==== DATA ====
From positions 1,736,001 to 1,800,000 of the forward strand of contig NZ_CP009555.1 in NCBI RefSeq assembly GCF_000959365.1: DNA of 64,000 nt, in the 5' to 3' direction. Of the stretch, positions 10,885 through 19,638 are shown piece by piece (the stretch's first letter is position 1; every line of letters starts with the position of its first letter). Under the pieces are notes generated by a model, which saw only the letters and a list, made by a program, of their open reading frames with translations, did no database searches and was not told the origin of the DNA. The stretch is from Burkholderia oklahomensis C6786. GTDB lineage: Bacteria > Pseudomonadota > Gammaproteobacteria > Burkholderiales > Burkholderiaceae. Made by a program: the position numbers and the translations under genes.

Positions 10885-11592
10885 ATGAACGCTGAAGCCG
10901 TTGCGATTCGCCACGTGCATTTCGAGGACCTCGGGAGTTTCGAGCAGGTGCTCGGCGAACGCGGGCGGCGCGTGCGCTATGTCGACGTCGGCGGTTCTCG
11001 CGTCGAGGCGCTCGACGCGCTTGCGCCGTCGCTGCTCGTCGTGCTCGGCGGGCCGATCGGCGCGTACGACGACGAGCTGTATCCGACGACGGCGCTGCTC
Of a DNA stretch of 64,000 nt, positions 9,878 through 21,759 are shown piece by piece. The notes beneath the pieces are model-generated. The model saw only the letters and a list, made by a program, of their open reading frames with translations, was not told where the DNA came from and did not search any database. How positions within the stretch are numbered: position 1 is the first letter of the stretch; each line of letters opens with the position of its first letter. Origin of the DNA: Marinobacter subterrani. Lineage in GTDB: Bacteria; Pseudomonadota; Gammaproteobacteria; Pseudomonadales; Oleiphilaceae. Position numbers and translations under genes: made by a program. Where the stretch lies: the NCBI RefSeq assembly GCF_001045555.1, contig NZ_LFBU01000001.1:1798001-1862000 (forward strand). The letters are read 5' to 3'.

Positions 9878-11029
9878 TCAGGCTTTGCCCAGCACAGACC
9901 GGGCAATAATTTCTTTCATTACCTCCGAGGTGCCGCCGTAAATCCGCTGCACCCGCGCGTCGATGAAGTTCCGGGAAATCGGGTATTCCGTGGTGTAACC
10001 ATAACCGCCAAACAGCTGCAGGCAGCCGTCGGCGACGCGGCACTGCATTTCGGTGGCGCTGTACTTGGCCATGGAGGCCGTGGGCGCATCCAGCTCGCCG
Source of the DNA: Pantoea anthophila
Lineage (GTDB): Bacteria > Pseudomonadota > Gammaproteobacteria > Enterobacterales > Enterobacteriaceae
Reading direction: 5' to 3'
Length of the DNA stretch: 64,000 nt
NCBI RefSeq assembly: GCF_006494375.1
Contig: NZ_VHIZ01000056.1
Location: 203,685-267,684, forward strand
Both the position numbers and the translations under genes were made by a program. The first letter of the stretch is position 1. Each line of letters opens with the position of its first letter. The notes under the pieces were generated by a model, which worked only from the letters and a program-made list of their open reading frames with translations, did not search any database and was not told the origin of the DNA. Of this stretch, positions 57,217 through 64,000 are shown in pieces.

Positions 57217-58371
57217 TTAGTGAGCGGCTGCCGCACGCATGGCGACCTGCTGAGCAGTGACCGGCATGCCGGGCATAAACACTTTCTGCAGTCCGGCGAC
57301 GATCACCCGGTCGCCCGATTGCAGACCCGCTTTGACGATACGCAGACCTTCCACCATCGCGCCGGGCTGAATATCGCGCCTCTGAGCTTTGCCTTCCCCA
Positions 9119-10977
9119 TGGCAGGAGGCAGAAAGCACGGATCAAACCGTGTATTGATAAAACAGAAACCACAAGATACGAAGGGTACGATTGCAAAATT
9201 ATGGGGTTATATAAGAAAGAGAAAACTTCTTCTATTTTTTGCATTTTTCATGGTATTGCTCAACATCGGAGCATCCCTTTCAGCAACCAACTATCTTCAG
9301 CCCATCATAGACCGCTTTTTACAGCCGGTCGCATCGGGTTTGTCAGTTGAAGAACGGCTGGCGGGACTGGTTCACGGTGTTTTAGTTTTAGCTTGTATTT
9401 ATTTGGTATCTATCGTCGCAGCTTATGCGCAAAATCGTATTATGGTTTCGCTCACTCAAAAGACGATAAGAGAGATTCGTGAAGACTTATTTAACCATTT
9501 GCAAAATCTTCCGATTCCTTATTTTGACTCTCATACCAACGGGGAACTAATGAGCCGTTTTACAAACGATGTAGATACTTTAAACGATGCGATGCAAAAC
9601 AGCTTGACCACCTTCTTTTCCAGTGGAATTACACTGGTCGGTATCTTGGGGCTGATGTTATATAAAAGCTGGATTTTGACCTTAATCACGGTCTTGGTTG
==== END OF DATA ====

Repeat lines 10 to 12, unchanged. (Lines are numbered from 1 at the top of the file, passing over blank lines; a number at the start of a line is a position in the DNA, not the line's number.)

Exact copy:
10001 ATAACCGCCAAACAGCTGCAGGCAGCCGTCGGCGACGCGGCACTGCATTTCGGTGGCGCTGTACTTGGCCATGGAGGCCGTGGGCGCATCCAGCTCGCCG
Source of the DNA: Pantoea anthophila
Lineage (GTDB): Bacteria > Pseudomonadota > Gammaproteobacteria > Enterobacterales > Enterobacteriaceae